Hundreds of millions of people across the globe live with one form of diabetes, which makes this one of the most common health conditions that doctors diagnose.
People with diabetes tend to have a higher risk of developing certain additional medical conditions, including problems with eyesight, heart disease, and other cardiovascular problems.
Now, emerging evidence also suggests that diabetes could elevate the risk of tumours metastasizing — or spreading — in cancer.
Recently, a team of researchers from Cornell University in Ithaca, NY, has explored the potential mechanisms underlying the relationship between diabetes and metastatic cancer.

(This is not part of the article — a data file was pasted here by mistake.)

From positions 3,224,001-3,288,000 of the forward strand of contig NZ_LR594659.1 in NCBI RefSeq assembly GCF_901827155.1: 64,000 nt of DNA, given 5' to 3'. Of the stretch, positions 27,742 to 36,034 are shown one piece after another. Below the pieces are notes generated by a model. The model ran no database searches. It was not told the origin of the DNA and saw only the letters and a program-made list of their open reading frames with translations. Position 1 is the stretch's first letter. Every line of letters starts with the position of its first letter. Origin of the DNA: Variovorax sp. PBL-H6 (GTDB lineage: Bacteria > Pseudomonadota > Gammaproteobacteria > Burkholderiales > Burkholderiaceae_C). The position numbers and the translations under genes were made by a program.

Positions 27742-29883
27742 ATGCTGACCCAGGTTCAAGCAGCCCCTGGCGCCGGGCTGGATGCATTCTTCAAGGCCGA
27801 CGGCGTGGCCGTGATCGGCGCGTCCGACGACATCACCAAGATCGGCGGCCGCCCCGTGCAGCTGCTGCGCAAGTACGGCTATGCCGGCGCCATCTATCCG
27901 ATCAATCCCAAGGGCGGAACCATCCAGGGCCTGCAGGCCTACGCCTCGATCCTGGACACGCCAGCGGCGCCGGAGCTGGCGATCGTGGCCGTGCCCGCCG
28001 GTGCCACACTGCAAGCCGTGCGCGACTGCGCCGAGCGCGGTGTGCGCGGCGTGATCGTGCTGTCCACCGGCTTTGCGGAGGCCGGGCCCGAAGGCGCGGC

"Cancer and diabetes are two of the worst health problems in developed countries, and there's a link between the two," says study author Prof. Mingming Wu.
"For cancer, half of the story is still in genetics. It's only recently we realized there is another half that we missed, which is the microenvironment," Prof. Wu adds.
In other words, the growth and spread of cancer might be highly dependent on the biological environment that surrounds it, and diabetes, the researchers believe, may create the right setting to increase the motility (ability to move) of cancer cells.